September 27, 2010 § Leave a comment
Recently I decided that Venezuela is too dangerous to live my life and many people ask me why? Apparently the only things they hear about our country are the good news, but in Venezuela some outrageous things happen on a daily basis.
In Caracas (Just one city) its usual to read the news saying that 30 to 100+ people died of “violent death” during EACH weekend. Believe me, It’s very hard to live in a city where although it’s possible to make money (if you’re OK with the risks) you are threatened by several crime possibilities (such as being kidnapped, robbed at gunpoint, pick-pocketed (if you’re lucky) or get shot). Some “wealthy” people opt for a personal bodyguard that in Venezuela are very common and most times are motorcycles that follow your vehicle with huge guys with big guns. (sometimes they’re with you inside the car) that can be “armored”. Of course, that depends on your “attractiveness” to robbers, your economy and your paranoia.
Living in a City that has 18-26ºC every day/night, that will not rain much, in a 100 sq-mts apartment in a great neighborhood, having a car that allows me to be 15 min away from the office (at peak hours) and being close enough to restaurants/lounges/bars (and being able to afford all of this) is no match with being able to take your Blackberry phone on the underground (metro) or walking down a street at night without feeling worried about crime.
So it seems very obvious the change, but is it? You’re so used to hearing the same news and nothing ever happens (to you or your loved ones) that you start to believe that you’re immune to crime. Your friends are there, and believe me it’s also difficult to leave because of the “papers”. Thankfully I inherited the Spanish citizenship and my wife the Italian so we are both “legal” workers to the eyes of EU/UK headhunters, but some of my friend’s don’t have such a benefit. Their only hope is Canada & Australia’s migration laws.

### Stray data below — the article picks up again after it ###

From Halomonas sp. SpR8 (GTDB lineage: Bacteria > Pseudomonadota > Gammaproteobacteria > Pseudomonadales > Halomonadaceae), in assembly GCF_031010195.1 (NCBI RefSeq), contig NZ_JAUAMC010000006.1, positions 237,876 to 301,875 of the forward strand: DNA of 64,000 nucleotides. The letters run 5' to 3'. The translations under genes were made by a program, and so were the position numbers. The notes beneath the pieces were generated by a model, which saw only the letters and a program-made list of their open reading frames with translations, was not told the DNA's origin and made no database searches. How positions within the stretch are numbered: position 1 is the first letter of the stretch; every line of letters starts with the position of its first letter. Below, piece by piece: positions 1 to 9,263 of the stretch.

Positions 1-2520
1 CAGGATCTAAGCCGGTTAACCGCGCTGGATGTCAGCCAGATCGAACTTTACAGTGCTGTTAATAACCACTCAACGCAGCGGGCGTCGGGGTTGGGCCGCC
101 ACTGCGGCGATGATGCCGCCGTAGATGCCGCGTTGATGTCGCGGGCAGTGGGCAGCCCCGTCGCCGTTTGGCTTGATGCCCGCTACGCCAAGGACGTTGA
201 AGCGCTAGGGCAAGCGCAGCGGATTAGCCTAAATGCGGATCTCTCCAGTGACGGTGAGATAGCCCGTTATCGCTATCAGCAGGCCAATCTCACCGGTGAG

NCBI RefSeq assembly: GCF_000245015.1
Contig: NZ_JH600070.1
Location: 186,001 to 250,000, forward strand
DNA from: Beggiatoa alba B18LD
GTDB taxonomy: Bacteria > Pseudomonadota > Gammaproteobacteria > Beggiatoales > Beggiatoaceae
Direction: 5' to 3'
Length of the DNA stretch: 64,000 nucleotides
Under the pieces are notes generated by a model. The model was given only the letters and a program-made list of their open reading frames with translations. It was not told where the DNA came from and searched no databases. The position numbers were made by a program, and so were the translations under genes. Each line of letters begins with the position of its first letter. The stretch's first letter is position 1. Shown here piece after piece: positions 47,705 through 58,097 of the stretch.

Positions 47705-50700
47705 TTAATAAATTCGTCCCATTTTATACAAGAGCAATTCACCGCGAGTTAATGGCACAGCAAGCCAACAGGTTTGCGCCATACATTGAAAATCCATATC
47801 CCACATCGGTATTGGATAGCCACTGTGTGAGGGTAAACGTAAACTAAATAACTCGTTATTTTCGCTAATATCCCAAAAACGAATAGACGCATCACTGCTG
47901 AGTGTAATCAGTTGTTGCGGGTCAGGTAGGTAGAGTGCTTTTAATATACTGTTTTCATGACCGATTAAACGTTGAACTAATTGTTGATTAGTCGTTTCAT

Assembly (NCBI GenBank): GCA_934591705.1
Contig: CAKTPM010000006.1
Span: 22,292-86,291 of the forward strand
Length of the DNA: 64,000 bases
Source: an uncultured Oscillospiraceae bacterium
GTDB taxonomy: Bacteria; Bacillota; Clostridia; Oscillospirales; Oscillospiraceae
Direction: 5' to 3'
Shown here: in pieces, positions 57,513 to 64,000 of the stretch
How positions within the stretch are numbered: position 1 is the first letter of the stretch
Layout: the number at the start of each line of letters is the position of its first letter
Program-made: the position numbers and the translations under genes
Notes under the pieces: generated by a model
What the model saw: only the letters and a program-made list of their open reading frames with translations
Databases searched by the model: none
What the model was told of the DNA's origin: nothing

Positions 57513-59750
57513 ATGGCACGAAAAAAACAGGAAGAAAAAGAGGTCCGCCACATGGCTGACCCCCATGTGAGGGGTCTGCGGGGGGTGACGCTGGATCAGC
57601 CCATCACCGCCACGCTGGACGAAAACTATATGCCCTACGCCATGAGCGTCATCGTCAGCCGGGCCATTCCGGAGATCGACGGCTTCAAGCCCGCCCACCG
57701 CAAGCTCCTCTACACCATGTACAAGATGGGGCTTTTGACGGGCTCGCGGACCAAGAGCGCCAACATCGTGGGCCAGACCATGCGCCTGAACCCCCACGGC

Now, my experience although great for Latin American standards it’s not quite enough for EU/UK headhunters as I’m no longer a “cheap” worker and they can’t really be sure that my skills are what they’re looking for. Although this difficulty and given that I speak English fluently, I have decided to migrate to Europe and work my way up (again) in a Corporate Ladder, but trying not to de-capitalize at a high rate, I’ve moved to “soto del real”. This is a small town in the north outskirts of Madrid (very cold as it’s on the “mountains”). having no car (that I was used to having), not eating out, and without my wife (she awaits in Venezuela for my employment to happen) to look for a EU/UK marketing job (FMCG preferable).
Now, I’m staying at my grandfather’s house, It’s a HUGE house, all for me (this is a good news, because I will stay occupied painting, doing plumbing, storing and cleaning while I obtain my next job. The last couple of weeks I was “preparing my house”, and so was contracting an internet provider, a mobile phone, buying a washing machine and an Iron and of course buying some food inventory.
Now, I’m established at Soto, with my technology up-and-running and will be back on this marketing blog very soon. I just hope a marketing role comes-up fast so I can use all my energy to building great brands (that is what I’m good at) and earn enough money to save a little while having a safer life.
On a final note, and given that yesterday were celebrated congress elections in Venezuela, I must say it’s great news to hear that 52% of Venezuelan’s voted for 40% of the congress seats and now Chavez doesn’t feel like “majority” and hopefully he will lose 2012 presidential elections. But for those that think that Venezuelan’s will return as soon as Chavez is out, please read this next paragraph:
More than 50% of Venezuelan population has lived their “early life’s” (0 – 20 years) with Chavez, this means that they don’t know better. Much of this population hasn’t travel abroad or isn’t interested on what happens abroad. And much of them think that Chavez’s way is the right way, so… the problem is not Chavez is Chavism, and this will endure longer than Chavez, With some luck it will take at least 5 years after Chavez to rebuild the country, I believe that it will take some 10-12 years. During this time most Venezuelan’s will have kids abroad and giving a healthy (and hopefully wealthy) lifestyle the chances are that they’ll never go back.
- Anti-Chavez parties celebrate in Venezuela (msnbc.msn.com)